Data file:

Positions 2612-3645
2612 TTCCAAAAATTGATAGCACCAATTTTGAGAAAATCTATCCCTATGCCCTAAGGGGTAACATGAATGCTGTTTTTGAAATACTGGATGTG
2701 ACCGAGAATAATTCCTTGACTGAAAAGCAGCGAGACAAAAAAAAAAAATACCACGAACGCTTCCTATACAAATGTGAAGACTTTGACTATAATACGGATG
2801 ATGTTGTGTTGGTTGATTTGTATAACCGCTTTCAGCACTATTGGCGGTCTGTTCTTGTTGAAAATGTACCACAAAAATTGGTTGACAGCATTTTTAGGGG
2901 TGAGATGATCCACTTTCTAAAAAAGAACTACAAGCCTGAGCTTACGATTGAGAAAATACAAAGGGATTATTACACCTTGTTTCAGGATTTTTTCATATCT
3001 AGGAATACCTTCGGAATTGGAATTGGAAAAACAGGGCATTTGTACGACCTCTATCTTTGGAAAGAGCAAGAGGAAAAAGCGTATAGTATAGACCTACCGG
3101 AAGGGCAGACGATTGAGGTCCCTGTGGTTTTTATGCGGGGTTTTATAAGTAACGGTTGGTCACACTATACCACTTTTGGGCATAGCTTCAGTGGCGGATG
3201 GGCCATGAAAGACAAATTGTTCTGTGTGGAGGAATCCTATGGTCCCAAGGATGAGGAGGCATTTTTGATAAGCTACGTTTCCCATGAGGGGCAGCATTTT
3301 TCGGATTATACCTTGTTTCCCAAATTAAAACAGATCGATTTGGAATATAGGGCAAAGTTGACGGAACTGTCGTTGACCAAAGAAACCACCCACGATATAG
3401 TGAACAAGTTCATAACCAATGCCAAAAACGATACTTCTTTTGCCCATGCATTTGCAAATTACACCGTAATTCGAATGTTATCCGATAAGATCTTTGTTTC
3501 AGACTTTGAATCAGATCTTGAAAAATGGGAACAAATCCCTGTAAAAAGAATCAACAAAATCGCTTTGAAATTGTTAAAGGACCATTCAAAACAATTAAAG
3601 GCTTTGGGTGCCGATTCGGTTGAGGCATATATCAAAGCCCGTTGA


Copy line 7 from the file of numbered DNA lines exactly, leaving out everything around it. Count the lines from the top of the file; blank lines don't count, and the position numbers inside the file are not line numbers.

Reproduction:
3101 AAGGGCAGACGATTGAGGTCCCTGTGGTTTTTATGCGGGGTTTTATAAGTAACGGTTGGTCACACTATACCACTTTTGGGCATAGCTTCAGTGGCGGATG